Come Don’t Come

Installation and peformance in the public space
Come Don’t Come was created for ‘FUSE’
a project curated by Elyse Tonna, supported by the Valletta Cultural Agency
Biċċerija, Valletta, Malta

Historic cities like Valletta have been bulging under the pressures of gentrification. Short-term rental companies profess noble aims whilst displacing residents. Mass tourism and entertainment have turned our public space into a commodity. The idea that we might someday see a Valletta simply abandoned by inhabitants altogether and turned, explicitly, into a museum, surrounded by pay-as-you-go gateways, does not actually seem that far-fetched. What if we were to take over the neighbourhood ourselves and turned the common ground into a pay-as-you-go area? What If we installed our own devices to regulate access to public space, what would be the price to obtain access?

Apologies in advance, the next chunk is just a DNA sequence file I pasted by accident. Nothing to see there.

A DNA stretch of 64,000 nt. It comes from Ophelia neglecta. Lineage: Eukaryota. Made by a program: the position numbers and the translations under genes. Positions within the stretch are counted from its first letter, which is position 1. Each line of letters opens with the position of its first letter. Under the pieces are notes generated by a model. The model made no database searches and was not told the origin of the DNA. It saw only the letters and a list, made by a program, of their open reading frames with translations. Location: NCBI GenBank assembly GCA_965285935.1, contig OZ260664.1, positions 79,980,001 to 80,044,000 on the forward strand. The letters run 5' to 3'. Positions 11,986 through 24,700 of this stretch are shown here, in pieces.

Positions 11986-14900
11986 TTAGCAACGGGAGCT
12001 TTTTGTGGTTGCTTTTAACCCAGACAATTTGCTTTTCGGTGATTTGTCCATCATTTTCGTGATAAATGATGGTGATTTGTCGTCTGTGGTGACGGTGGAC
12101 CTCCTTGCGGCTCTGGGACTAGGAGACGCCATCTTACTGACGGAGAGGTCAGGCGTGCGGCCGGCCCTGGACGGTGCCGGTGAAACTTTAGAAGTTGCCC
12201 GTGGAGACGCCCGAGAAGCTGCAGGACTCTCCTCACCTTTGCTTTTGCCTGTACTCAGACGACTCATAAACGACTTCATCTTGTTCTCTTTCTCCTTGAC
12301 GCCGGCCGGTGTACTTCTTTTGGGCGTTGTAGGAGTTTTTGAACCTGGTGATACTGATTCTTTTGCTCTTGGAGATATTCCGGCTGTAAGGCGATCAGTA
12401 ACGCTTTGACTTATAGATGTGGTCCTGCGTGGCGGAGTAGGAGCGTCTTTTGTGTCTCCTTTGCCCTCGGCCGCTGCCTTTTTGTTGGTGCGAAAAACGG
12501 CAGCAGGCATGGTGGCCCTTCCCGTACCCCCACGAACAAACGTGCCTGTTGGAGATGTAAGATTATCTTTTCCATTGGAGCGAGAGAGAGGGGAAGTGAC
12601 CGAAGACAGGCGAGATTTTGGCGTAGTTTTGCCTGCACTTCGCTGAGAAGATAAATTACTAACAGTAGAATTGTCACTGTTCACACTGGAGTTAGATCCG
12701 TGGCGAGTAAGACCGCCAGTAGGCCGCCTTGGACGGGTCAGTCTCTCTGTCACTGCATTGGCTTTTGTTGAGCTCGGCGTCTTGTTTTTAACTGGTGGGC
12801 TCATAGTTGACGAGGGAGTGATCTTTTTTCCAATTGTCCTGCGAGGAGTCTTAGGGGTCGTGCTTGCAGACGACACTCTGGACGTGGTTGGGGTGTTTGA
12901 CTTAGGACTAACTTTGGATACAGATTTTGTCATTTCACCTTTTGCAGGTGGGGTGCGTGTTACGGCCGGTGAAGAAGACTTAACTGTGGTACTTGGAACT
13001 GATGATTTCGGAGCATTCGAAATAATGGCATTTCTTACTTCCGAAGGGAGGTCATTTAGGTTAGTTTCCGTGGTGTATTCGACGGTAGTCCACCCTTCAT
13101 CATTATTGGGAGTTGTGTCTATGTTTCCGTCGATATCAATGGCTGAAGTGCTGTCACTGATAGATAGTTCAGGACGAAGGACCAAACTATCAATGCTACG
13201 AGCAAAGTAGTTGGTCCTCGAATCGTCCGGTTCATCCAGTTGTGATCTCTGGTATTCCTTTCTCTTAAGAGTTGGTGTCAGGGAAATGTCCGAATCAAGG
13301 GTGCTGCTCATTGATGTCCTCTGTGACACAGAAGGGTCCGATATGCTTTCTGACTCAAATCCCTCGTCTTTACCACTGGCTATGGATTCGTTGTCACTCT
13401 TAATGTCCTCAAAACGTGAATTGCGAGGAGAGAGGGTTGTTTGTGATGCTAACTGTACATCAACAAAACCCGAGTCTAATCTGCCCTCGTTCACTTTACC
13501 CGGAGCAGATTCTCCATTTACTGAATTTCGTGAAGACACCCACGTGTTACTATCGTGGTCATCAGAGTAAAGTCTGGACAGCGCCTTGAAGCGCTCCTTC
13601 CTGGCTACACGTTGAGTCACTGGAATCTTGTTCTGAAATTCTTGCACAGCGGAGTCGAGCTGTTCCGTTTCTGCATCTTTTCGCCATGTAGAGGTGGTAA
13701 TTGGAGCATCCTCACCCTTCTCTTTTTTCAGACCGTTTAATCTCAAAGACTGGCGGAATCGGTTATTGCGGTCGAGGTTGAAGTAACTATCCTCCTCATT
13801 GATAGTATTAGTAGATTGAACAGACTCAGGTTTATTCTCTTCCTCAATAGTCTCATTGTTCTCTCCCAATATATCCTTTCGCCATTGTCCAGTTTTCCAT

With Come Don’t Come, I worked with the ambiguous feelings of residents towards visitors. The visitor is welcomed to proudly share the neighbourhood with but also to make money from. The visitor is used to express one’s identity to but also feared as a threat to one’s space, culture and beliefs. With checkpoints and guards, the project combined sculptural elements and performance, asking us what to do in times of fierce gentrification, museumification and uncertainty? What are our expectations and can we leave them at the entrance? The performances raised a clutch of questions about balancing identity-establishing constructs, ownership, community, protection and profit.

photo credits: Maria Galea and Charlie Cauchi & Tom Van Malderen